|BEAUTIFUL VIEWS DOWNRIVER FROM THE DAM, BUT MUCH MORE RIVER THAN USUAL.|
The dam produces electricity for much of the north-central US. Sadly, after years of drought, the reservoir is now too high and gates are being opened, flooding Fort Pierre on the west side of the river and any low-lying areas of Pierre to the east.
|THE FLOOD GATES. WE STOPPED SHORT OF THE TALL GRASS, HOME TO RATTLESNAKES.|
Linda and Tom spent several days last week sandbagging to help friends and neighbors protect their homes. The Army Corps of Engineers keeps increasing the amount of water being released, with another big jump this morning. We drove down to the dam yesterday afternoon and couldn't believe the power of the water being released. We could feel the ground vibrate beneath our feet. The parking lot and visitor walkways were engulfed.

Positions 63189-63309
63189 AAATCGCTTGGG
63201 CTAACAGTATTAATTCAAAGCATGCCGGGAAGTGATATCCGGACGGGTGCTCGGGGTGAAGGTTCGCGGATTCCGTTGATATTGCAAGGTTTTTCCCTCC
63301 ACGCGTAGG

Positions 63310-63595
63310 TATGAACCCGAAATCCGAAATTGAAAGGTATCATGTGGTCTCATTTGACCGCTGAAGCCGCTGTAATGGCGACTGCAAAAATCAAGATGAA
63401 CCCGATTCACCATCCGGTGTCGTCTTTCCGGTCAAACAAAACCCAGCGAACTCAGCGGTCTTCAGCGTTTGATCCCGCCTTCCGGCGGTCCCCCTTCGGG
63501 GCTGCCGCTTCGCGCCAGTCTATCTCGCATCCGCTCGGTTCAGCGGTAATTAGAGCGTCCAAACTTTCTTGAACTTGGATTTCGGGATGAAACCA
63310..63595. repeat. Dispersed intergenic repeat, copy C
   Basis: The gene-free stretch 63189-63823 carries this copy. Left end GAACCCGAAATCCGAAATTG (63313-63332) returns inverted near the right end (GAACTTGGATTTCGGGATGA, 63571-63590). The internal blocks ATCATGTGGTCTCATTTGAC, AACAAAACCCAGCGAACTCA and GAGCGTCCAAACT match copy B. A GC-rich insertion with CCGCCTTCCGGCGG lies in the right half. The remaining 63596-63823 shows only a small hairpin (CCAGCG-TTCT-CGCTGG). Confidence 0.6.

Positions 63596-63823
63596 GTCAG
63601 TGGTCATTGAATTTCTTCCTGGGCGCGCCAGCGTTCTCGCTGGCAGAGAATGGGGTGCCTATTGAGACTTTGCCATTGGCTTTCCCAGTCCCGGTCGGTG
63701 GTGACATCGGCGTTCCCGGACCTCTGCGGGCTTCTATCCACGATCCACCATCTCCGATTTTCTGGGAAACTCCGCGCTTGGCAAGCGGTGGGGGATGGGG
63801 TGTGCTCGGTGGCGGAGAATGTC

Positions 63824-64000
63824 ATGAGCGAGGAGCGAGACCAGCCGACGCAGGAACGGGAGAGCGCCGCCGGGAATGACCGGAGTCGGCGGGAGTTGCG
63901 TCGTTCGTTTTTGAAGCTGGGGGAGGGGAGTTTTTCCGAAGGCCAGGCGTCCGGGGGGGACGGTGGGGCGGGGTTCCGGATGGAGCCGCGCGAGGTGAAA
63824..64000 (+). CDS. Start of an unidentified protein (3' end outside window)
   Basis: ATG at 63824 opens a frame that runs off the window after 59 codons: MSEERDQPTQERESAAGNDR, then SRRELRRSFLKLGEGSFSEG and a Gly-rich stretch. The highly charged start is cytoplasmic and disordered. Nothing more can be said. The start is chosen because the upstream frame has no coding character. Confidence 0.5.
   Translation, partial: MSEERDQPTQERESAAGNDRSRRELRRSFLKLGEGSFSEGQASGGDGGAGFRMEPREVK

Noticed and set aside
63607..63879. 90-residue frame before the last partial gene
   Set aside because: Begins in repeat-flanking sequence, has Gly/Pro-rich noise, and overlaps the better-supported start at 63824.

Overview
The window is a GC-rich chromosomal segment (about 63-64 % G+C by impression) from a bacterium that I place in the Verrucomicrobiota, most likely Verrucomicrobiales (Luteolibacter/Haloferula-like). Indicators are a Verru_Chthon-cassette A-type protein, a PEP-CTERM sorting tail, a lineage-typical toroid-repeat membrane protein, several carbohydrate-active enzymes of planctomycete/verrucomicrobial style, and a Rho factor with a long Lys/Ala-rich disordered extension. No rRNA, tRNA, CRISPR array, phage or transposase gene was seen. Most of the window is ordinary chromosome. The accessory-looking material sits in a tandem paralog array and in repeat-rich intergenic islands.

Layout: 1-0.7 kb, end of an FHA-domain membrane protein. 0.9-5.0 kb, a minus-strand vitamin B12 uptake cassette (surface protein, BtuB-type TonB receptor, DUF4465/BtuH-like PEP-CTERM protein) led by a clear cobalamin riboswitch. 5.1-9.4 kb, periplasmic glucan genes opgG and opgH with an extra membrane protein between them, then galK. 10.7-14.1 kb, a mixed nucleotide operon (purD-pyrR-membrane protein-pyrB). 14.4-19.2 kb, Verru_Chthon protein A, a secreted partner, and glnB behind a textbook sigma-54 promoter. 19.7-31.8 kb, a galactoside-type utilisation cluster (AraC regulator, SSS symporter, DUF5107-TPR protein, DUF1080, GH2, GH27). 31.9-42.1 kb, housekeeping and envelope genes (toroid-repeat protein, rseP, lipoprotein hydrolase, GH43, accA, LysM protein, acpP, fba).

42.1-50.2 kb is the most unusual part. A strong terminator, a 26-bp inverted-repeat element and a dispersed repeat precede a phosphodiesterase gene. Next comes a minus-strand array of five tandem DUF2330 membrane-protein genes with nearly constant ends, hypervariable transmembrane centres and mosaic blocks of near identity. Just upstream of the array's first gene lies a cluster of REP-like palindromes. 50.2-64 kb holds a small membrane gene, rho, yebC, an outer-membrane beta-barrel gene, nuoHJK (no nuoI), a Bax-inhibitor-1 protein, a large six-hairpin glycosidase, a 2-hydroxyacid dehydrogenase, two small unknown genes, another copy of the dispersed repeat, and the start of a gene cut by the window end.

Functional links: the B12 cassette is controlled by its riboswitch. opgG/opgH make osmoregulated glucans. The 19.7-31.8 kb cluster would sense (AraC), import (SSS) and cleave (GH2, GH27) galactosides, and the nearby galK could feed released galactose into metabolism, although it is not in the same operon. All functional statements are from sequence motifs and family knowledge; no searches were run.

|NO SKINNY DIPPING. DOWNTOWN PIERRE. SANDBAGGED, PLUS BRIDGES AND FLOWER BOXES.|
Many homes have already been lost. More will be lost, but others may survive due to huge berms still being built and aggressive sandbagging. Pierre's downtown businesses are prepared for the worst. We love Pierre. Well, admittedly, we love visiting our family in Pierre and we tend to tease them about their choice of hometown — 95F (35C) and 95 percent humidity in summer, minus 40F (-40C) in winter; and the winds blow most of the time. But the Capitol district is beautiful. (I'll post pictures soon.) With a population of about 13,000, and with South Dakota's largest city, Sioux Falls (population 153,000), 225 miles (362 km) away, and only much smaller towns in-between, there's not a lot to do around here (at least from the perspective of this city kid). The most common activities in Pierre during summer are fishing, camping, and golfing. The campgrounds and golf courses are now under water. Fishing is unsafe. It all makes for very tough times for a lot of people.
|NO FISHING. GOLF COURSES ARE UNDER WATER. NOT MUCH TO DO.|